Making Sense of the New Zealand Shooter’s Mention of BitConnect

Those of us in the U.S. awoke this morning to the horrible news of yet another terrorist attack by apparent white supremacists. It left at least 49 dead at two mosques in New Zealand. Four people have been detained, but attention has focused on one man, reportedly a white Australian in his late twenties, who appears to have posted a lengthy manifesto online just before the attack. In that lengthy document, the suspected attacker wrote that instead of attending a university he “worked for a short time before making some money investing in BitConnect, then used the money from the investment to travel.”

This appears to be the only mention of cryptocurrency of any sort in the document, which is relentlessly focused on repeating boilerplate white supremacist ideology. Nonetheless, given the gravity of events, it may prove significant to understanding this crime. The following is a brief attempt, by a journalist who has been focused on cryptocurrency for many years, to explain what BitConnect was and what significance its mention in this context might have, in part for the benefit of journalists and other researchers with less domain expertise.

In the broadest terms, BitConnect was a pyramid scheme which attempted to capitalize on the craze for cryptocurrencies that exploded in 2017. Its promoters pitched it as a successor to digital tokens like bitcoin, which had themselves produced huge investment returns for early buyers. However, the fraudulent nature of the scheme was apparent to many observers within the cryptocurrency community, who attempted to issue warnings. Despite these efforts, the scheme reportedly attracted billions of dollars worth of “investments” worldwide.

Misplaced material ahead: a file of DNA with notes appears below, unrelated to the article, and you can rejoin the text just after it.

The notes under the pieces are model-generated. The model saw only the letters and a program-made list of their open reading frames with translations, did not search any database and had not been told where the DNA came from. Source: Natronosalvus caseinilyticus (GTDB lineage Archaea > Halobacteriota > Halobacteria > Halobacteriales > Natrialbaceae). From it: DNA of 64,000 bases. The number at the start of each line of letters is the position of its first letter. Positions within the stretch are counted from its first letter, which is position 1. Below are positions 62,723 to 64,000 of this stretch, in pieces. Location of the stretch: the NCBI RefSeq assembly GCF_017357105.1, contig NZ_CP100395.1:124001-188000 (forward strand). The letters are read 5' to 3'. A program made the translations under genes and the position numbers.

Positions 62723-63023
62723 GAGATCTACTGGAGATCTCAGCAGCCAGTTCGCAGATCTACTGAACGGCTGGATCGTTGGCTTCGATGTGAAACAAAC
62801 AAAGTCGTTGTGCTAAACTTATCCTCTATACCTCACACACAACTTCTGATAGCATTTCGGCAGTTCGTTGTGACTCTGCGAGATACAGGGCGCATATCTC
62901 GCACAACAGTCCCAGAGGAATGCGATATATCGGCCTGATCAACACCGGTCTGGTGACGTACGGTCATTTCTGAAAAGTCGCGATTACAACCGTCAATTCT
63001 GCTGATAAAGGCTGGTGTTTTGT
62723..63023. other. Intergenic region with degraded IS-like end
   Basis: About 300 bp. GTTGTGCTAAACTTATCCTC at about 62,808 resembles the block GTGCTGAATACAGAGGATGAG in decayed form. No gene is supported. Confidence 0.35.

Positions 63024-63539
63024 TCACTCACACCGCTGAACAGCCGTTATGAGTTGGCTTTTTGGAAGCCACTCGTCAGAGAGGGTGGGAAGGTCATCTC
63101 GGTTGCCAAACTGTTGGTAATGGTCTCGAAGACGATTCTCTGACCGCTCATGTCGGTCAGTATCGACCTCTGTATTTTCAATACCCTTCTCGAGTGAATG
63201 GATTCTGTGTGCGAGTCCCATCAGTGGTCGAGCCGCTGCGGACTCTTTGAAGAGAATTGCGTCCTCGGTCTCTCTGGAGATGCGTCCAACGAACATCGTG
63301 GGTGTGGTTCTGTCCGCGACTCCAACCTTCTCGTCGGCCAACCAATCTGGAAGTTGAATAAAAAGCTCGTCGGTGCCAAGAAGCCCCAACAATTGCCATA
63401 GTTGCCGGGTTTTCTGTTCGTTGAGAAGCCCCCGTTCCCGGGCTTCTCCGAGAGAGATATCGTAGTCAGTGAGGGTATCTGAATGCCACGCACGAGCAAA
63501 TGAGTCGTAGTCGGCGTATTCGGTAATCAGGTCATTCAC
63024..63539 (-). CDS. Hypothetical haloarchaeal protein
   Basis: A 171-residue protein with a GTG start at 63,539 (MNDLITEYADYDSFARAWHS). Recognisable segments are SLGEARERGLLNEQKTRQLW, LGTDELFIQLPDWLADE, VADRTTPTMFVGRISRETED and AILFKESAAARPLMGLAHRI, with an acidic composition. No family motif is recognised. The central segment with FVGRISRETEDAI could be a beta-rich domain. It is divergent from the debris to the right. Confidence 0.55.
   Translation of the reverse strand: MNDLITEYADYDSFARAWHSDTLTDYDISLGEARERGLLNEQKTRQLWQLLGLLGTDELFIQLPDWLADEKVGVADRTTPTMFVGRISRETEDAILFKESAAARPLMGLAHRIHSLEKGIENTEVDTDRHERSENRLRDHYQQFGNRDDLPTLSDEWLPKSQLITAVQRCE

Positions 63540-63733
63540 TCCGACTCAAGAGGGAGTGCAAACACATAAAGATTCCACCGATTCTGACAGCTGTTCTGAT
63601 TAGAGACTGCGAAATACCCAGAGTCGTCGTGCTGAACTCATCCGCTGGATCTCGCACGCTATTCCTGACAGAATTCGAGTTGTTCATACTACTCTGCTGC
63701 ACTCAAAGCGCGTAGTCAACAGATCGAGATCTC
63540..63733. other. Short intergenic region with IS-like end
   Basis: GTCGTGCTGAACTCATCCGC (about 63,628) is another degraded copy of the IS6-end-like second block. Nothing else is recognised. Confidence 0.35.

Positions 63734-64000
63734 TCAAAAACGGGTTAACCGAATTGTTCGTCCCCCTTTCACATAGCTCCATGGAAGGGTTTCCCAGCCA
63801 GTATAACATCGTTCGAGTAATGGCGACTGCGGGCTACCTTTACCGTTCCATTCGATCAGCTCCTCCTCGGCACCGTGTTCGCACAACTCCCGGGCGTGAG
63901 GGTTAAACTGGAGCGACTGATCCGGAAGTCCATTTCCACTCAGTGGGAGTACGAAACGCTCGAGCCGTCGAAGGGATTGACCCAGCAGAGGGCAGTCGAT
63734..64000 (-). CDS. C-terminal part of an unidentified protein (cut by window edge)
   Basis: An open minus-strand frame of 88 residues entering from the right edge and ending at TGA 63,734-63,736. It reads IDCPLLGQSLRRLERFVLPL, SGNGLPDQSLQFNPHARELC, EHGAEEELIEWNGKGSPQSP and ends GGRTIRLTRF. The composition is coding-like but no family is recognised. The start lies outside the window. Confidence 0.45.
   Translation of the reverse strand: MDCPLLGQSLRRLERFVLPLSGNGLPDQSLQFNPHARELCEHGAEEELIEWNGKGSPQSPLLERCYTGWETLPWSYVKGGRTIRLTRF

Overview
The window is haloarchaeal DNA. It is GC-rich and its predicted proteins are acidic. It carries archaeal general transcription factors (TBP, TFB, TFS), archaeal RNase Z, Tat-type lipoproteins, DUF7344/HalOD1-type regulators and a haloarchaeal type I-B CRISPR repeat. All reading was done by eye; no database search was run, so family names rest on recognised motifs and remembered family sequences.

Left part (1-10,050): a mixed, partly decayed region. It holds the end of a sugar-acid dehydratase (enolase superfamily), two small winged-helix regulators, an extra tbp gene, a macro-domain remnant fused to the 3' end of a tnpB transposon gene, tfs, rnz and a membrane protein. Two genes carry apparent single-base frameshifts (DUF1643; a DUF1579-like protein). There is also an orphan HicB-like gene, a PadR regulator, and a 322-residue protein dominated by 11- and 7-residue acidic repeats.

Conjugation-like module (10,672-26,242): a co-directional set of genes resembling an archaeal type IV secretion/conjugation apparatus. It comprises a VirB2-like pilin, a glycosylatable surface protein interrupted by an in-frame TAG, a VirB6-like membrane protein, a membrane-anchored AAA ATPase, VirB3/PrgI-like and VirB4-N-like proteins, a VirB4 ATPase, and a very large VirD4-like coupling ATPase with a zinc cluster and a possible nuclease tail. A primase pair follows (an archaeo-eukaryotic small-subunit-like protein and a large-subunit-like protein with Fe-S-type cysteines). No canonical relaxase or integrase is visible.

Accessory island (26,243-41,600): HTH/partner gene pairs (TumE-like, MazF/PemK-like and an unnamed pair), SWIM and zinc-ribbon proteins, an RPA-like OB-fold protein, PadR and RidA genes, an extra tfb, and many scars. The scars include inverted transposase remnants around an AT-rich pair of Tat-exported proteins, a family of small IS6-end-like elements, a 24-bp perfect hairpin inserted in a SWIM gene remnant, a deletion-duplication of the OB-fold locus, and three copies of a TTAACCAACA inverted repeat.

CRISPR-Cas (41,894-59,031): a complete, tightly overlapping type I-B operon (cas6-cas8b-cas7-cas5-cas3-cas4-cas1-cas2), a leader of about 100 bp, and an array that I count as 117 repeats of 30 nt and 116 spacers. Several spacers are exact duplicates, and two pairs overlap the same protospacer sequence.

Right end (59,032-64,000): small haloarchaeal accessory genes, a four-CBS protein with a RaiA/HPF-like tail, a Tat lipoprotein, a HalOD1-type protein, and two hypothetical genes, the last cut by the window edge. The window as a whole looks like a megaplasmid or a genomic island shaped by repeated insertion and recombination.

Though BitConnect was a scam, it is possible that the alleged Christchurch terrorist was being truthful when he wrote that he made money from it. For a time in late 2017 and early 2018, BitConnect’s digital token, BCC, had risen to more than 100 times its early 2017 value. At that point, it could be sold or traded on a number of cryptocurrency exchanges. But by mid-January of 2018, BitConnect shut down and the value of its BCC tokens collapsed. The scheme’s organizers and promoters have since been investigated and detained by law-enforcement agencies worldwide. The full details of BitConnect’s leadership are still unknown, but much of the money put into the scheme by victims may still be in the hands of its masterminds.

While the alleged New Zealand shooter’s mention of profiting from BitConnect may have been simply factual, it can be interpreted in a different light. Analysts including Robert Evans at Bellingcat have pointed out that many elements of the manifesto are drawn from online memes, and some seem intended to misdirect journalists or bait them into writing sensationalistic headlines.

Since its collapse, BitConnect has itself become meme fodder, in particular thanks to a video clip of a BitConnect “investor” named Carlos Matos cheerfully celebrating the scheme at a promotional event. The subtext of the Matos-BitConnect meme is essentially defeatist and nihilistic: It focuses on a person who is being cheated but does not know it yet.